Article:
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A radical voice in the international art world since the mid 90s, Tracey Rose’s (b. 1974, South Africa) cutting and uncompromising vision will be on view in an exhibition that will include work created from the 1990s to the present. The exhibition, organised by the Zeitz Museum of Contemporary Art Africa in Cape Town, interrogates several themes including repatriation, recompense and reckoning that stem from post-colonial entanglements.

Tracey Rose, San Pedro V ‘The Hope I hope’ The Wall, 2005. Giclée print, 84.91 x 63.46cm. Courtesy the artist.

‘Shooting Down Babylon’ examines the wide-ranging mediums and concerns that are prevalent in Rose’s practice. The exhibition includes film, sculpture, photography, print, and painting, with the body and performativity central to every aspect.  For Rose, the body, often her own body, is a site for protest, outrage, resistance and related discourse. ‘Shooting Down Babylon’ traces her trajectory from earlier interests in expanding narrow identity tropes to the aesthetics of violence; her subversive performative interventions and recently an interest in processes of healing and rituality. 

‘Tracey Rose: Shooting Down Babylon’ is conceived and organised by Zeitz MOCAA in collaboration with Tracey Rose. The presentation at the Queens Museum is organised by Lauren Haynes, Director of Curatorial Affairs and Programs, with Sarah Cho, Assistant Curator.

Tracey Rose (b. 1974, South Africa) is best-known for her evolutionary performative practice which often translates to and is accompanied by photography, video, installation, and digital prints. Often described as absurd, anarchic and carnivalesque, Rose’s work explores themes around post-coloniality, gender and sexuality, race, and repatriation.

Rose was born in Durban, South Africa. In 1990, she joined the Johannesburg Art Foundation before obtaining a B.A. in Fine Art from the University of the Witwatersrand in Johannesburg in 1996. In 2004, Rose attended The South African School of Motion Picture Medium and Live Performance and later obtained her Master of Fine Arts, Goldsmiths College, University of London, UK in 2007. She currently lives and works in Johannesburg, South Africa. Rose has taken part in several residencies including the Wysing Arts Centre, Cambridgeshire, UK (2014); DAAD, Berlin, Germany (2012/13); Darb 1718, Cairo, Egypt (2012); Cruzes, Montevideo, Uruguay (2011); Khoj International Artists Workshop Vasind, India (2005); Africa 2005 Residency, The London School of Hygiene and Tropical Medicine, London, UK, (2004); Hollywood Hills House, Los Angeles, CA, USA (2001); Fresh, South African National Gallery, Cape Town, South Africa (2001); and OK Centrum, Linz, Austria (2000).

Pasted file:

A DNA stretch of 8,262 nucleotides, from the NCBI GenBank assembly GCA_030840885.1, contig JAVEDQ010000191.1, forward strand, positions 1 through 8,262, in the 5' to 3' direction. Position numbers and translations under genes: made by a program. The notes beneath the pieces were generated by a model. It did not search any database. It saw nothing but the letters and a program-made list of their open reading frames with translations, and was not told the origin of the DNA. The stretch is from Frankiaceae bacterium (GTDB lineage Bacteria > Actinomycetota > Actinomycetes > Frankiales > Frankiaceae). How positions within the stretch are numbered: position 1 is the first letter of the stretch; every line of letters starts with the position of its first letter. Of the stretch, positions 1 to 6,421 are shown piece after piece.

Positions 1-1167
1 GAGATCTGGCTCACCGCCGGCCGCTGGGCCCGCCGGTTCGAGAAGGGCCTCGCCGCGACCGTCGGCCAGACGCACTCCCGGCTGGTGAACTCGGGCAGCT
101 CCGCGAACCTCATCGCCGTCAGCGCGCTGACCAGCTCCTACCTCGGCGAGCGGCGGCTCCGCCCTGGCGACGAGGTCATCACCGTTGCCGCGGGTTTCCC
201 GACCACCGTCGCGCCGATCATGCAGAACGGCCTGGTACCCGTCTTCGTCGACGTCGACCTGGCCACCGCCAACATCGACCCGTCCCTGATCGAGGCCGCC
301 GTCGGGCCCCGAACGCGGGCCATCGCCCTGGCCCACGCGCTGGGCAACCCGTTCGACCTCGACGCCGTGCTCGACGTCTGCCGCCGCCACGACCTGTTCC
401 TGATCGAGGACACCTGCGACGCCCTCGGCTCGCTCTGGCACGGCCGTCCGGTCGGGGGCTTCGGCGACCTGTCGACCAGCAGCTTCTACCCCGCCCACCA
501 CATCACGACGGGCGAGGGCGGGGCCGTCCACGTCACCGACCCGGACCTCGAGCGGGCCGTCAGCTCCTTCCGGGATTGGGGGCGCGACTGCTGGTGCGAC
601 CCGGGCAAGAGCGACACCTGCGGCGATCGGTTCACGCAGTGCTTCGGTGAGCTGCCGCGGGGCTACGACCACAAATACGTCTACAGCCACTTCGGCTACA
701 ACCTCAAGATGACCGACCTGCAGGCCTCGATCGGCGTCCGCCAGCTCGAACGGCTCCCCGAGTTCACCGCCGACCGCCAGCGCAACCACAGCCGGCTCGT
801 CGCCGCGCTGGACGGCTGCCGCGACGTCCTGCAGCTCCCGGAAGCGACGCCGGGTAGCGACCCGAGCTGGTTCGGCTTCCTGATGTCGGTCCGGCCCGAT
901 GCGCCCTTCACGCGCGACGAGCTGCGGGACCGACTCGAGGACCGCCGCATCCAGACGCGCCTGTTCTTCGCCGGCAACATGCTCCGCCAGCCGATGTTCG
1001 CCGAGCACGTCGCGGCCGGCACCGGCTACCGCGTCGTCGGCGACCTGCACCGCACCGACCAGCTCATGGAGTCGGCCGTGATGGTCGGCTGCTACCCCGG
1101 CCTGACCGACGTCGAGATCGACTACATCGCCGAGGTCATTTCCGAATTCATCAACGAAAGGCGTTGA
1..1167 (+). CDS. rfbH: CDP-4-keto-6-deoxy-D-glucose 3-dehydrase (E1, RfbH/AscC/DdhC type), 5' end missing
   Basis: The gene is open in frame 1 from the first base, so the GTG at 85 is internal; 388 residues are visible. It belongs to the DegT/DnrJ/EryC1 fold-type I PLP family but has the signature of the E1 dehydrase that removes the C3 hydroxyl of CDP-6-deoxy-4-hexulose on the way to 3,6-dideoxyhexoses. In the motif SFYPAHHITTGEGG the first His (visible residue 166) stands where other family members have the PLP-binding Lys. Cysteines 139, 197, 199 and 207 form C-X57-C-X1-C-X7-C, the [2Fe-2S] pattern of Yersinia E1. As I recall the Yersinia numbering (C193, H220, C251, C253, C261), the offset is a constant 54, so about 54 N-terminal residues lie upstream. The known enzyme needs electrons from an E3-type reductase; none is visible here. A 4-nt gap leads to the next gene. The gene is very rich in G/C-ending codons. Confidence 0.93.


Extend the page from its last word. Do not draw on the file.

She has exhibited widely internationally, most notably, May You Live in Interesting Times, South African National Pavilion, 58th La Biennale di Venezia, Venice, Italy (2016); Body Talk – Feminism, Sexuality & Body, 49 Nord 6 Est rac Lorraine, Metz, France (2016); False Flag, Art Parcours, Art Basel, Basel, Switzerland (2016); Toro Salvaje, Museum of Modern Art, Buenos Aires, Argentina (2016); (x), Reina Sofí­a Museum, Madrid, Spain (2014); Waiting for God, Johannesburg Art Gallery, Johannesburg, South Africa and Bildmuseet, Ume, Sweden (2011); Rose O’Grady (with Lorraine O’Grady), Goodman Gallery, Johannesburg, South Africa (2011); Performa 17, New York, USA (2017); Documenta14, Athens, Greece and Kassel, Germany (2017); 11th Biennale de Lyon, Lyon, France (2011); Afro Modern: Journeys through the Black Atlantic, Tate Liverpool, Liverpool, UK (2010); Stedelijk Museum Amsterdam, Netherlands (2008); Africa Remix, The Hayward Gallery, London, UK and Centre George Pompidou, Paris, France (2005); and Africaine, The Studio Museum, New York, USA (2002), to name a few.

The exhibition opened the 24th of April and will be on view until the 10th of September 2023. For more information, please visit the Queens Museum.

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